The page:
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ADVOCACY

Aetna Reaffirms In-Office Pathology Lab Accreditation Payment Policy

Last March, Aetna notified all specialists performing in-office surgical pathology lab services that, in order to receive payment for services, practices offering in-office surgical pathology testing will be required to have their lab certified with Clinical Laboratory Improvement Amendments (CLIA) and one of the following accrediting entities under CLIA: 

This fall, the AMA along with 22 other medical societies, including ASGE, sent a letter to Aetna, expressing concerns that there are no quality issues within in-office pathology labs that would warrant this change in policy.  This new requirement by Aetna joins a number of other fiscal challenges facing physicians in this evolving payment and delivery system. For small labs, the financial impact of accreditation could be considerable, generally much higher than CLIA, depending on the lab’s volume and complexity of tests, these costs could range from $1,200-$2000 per year.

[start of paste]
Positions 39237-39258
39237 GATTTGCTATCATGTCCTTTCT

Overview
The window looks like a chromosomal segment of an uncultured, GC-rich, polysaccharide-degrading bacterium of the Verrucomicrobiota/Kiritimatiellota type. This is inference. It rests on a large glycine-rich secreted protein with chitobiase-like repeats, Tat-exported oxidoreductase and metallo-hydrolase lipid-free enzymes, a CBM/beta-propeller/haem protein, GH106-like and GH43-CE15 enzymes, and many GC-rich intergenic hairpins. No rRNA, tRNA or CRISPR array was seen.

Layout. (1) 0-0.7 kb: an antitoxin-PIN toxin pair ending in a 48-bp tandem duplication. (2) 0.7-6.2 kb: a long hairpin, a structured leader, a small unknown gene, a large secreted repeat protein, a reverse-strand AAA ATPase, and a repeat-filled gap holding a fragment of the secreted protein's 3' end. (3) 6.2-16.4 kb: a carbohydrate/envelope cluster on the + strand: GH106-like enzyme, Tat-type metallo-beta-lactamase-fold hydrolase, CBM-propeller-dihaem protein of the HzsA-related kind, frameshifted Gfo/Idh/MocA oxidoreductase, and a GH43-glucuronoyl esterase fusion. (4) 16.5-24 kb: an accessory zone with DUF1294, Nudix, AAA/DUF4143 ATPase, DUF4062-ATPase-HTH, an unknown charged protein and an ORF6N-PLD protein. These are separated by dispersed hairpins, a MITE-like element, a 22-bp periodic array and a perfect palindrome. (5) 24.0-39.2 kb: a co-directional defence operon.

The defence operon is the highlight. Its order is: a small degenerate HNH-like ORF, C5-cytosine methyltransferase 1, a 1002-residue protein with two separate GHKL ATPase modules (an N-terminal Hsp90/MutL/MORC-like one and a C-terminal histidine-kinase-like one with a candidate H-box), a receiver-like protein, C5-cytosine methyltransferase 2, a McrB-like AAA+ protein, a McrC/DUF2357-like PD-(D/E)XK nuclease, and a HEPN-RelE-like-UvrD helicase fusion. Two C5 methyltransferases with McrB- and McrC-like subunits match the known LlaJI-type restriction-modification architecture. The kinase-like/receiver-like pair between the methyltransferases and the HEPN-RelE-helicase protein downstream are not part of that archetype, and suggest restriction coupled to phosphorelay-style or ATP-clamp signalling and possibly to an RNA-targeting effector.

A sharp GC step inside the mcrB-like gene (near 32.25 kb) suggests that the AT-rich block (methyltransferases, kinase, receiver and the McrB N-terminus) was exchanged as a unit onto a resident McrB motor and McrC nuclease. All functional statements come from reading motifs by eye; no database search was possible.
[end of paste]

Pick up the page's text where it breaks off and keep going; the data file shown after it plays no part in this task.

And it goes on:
Glenn Littenberg, MD, ASGE Practice Management Chair believes that in-office pathology labs are already required to meet high quality standards set forth by the CLIA and this new policy should not apply to GI.  Virtually all GI groups that have incorporated pathology services into their group either employ a GI-trained pathologist to read their slides or, at a minimum, have a GI-trained pathologist oversee the quality and functions of their labs.

Upon review of the concerns expressed, Aetna upheld its decision and extended the deadline to April 1, 2013 for in-office pathology labs to meet this requirement.

A three-month extension may not be enough time for in-office pathology labs to meet this requirement.  According to the CAP webpage on accreditation, “It can generally take 6-9 months from receipt of completed application to the initial inspection.  It then takes another 2-3 months for accreditation to be issued if the laboratory meets all qualifications and resolve deficiencies.”   

It is highly unlikely that practices starting the accreditation process today will meet the deadline, as approval process times are expected to increase due to the high volume of applicants.

ASGE will continue to speak against the inappropriateness of this requirement for GI and the undue fiscal burden it causes practices.  Proof of accreditation from one of the accrediting entities under CLIA can be sent to Aetna by emailing NationalAncillaryContracting@aetna.com.  

 

November 2012